History of Perry County, Ohio

Apology for the existence of this book will not be hidden under the multi-repeated quotation, "of the making of many books," etc., or the "filling of a long felt want."

It is written because the author "wanted" to write it.

It is being published because friends have generously subscribed for it.

I believe that there is room for a small volume containing in brief, the main facts concerning the history and industrial development of this county.

We teach our children about happenings in remote ages, in countries of which they know nothing, and allow the occurrences transpiring before them to pass by unnoted.

Every teacher can testify to the woeful ignorance of the youth, as to local affairs, while every school examiner can truthfully say the same about the teachers.

It is my belief that in this book has been collected much that will prove a source of information and interest to many. The subject is not in any manner exhausted. A vast amount more could have been written, but the aim has been to exclude all matter of secondary importance.

To acknowledge, individually, the assistance received from friends, in the way of data, would require more space than can be devoted to it. I am under the deepest obligation to them, and but for their suggestion and aid this volume would not have been possible.


Table of Contents

Meridian Monuments 1
Drainage 1
Water Shed 3
Elevations Above Sea Level 4
Buckeye Lake 4
Geological Divisions of the County 5
Drift Region 6
Lake Ohio 8
Pre-Glacial Drainage 8
Terraces 10
Rocks of Perry County as to Structure 11
Vertical Section of Rocks of Perry County 16
Vertical Section of Sub-strata at New Lexington Depot 16
Vertical Section of Strata at Moxahala 16
Vertical Section of Rocks at McCuneville 18
Generalized Section of Perry County Strata 19
Limestones 21
Fossils from the Maxville Limestone 22
Iron Ores 25
Coals 27
Buried Channels 29
Clays 30
Petroleum and Gas 30
Saltlicks 32
Lidey's Rocks 33
High Rocks 33
Bear Dens 33
Why Rush Creek Bottom is Flat 34
The Mastodon 35
Birds of Perry County 35
Animals 39
Forests 40
Big Sassafras 41
Pre-Historic Race 41
Children of the Forest 49

a. Buffalo Trails 50
b. Monongahela Trail 50
c. Shawnee Run Trail 51
d. Flint Ridge Trail 52
e. Scioto Beaver Trail 53
f. Moxahala Trail 53
g. The Last Conflict 54
h. The White Man's Foot 57
i. The Last of His Race 58
j. Treaty of Fort Stanwix 58
Under the Banner of St. George 58
Under the Lilies of France 59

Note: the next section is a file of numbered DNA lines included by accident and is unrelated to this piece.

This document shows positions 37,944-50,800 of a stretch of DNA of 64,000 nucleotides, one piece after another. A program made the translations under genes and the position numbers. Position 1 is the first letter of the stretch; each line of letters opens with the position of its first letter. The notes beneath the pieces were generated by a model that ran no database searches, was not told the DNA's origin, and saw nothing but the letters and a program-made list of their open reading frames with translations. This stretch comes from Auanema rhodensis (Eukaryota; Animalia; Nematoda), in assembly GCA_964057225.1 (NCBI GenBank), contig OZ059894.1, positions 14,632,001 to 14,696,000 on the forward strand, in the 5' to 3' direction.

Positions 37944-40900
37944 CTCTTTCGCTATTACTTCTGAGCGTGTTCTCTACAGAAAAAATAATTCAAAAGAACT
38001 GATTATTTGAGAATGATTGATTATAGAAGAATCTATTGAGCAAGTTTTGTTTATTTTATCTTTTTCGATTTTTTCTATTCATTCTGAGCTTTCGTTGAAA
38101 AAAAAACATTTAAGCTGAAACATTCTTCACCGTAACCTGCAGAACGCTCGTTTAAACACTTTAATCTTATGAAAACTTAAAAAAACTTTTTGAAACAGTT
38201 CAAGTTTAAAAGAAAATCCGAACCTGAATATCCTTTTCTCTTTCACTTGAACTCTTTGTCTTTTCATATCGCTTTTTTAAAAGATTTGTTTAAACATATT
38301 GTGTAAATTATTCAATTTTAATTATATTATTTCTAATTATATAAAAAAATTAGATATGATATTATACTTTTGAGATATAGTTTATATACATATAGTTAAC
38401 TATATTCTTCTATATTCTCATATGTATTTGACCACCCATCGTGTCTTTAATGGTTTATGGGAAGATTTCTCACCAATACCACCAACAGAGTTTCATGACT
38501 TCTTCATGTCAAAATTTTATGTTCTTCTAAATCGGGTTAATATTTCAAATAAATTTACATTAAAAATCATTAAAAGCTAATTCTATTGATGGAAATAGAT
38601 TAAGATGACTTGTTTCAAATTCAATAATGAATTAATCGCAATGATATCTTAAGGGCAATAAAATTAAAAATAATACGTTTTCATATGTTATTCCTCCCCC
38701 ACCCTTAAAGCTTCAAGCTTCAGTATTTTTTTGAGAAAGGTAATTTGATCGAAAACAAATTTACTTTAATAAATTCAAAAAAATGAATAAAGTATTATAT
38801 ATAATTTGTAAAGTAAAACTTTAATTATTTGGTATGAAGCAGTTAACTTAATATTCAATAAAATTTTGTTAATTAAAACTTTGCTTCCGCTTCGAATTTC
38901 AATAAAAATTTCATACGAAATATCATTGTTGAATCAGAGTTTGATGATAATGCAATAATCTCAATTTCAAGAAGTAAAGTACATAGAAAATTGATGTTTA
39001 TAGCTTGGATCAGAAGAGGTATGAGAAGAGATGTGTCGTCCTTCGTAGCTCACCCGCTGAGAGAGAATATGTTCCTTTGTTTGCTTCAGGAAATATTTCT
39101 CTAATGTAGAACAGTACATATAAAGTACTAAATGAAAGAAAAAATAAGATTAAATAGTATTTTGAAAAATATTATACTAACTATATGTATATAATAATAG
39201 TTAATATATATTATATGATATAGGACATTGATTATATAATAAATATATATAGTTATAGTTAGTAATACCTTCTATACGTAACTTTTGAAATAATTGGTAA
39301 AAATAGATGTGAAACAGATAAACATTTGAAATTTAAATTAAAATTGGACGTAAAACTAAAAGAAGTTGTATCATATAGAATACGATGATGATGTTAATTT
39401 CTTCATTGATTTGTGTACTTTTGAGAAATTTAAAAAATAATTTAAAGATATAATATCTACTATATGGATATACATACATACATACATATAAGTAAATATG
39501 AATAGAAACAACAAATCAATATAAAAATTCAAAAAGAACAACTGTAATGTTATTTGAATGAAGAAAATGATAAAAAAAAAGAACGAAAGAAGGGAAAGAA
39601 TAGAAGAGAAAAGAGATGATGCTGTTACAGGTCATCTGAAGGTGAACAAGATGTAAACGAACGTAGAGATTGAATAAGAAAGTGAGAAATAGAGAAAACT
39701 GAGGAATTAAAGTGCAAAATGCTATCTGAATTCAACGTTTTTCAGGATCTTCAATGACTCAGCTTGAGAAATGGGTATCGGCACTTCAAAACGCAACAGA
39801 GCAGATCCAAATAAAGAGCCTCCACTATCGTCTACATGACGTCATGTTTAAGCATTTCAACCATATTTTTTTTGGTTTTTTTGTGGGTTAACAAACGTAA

In the Province of Quebec 62
Boutetorst County 63
In the County of Illinois 63
First White Man in Perry County 64
Land Surveys 65
Scioto Land Scheme 68
Zane's Trace 70
Refugee Tract 77
The Heroes of the Forest 78
The Evolution of Perry County 82
Village Settlements 84
Organization of the Townships 93
Section Sixteen 96
Churches 98
a. Lutheran and Reformed 99
b. Presbyterians 100
c. Bunkers 101
d. Baptists 101
c. Methodists 102
f. Bible Christians 103
g. Disciples 103
h. United Brethren 103
i. Mennonites 104
j. Catholics 104
Schools 107
a. Madison Academy 112
b. St. Aloysius' Academy 113
Mills 113
Oil Works 114
The Old Salt Kettle 115
McCuneville Salt Works 115
Tobacco Houses 116
Lime Kilns 117
An Old Time Pottery 118
Blast Furnaces 119
Coal Mines 122
Oil Wells 123
The Inventor of the Revolver 124
Perry County in War 125
Perry County in Congress 129
The Removal of the County Seat 130
Public Buildings 133
Underground Railroad 135
Morgan's Raid 136
Population of Perry County 141
Constitutional Conventions 141
Col. James Taylor 142
Stephen Benton Elkins 144
The Knight of the Pen 146
a. Biography of MacGahan, by Judge M.W. Wolfe 150
b. Funeral and Burial of MacGahan 159
c. The Article that Caused the Russo-Turko War 163
d. Poem, by Col. Taylor 170
Jeremiah M. Rusk 173
William Alexander Taylor 175
James M. Comley 178
Gen. Philip H. Sheridan 181
a. Sheridan's Ride 184
Rev. Father Zahm 189
Dr. Isaac Crook 188
The Oldest Woman in Perry County 191
Perry County's First Historian 192
Poem, "Beauty of Our Hills" 195


Read the Book - Free

Download the Book - Free ( 11.6 MB PDF )

Persons visiting the New Lexington Fair have no doubt noticed the two granite monuments situated about the middle of the grounds. Some have the idea that they mark the geographical center of the county. This is not the case. The westward one was planted by Philander Binckley about thirty years ago, to correspond to the true meridian. On account of the variation of the magnetic pole, it was found necessary in 1898 to again locate it. The County Commissioners contracted with John Avery to place the new monument.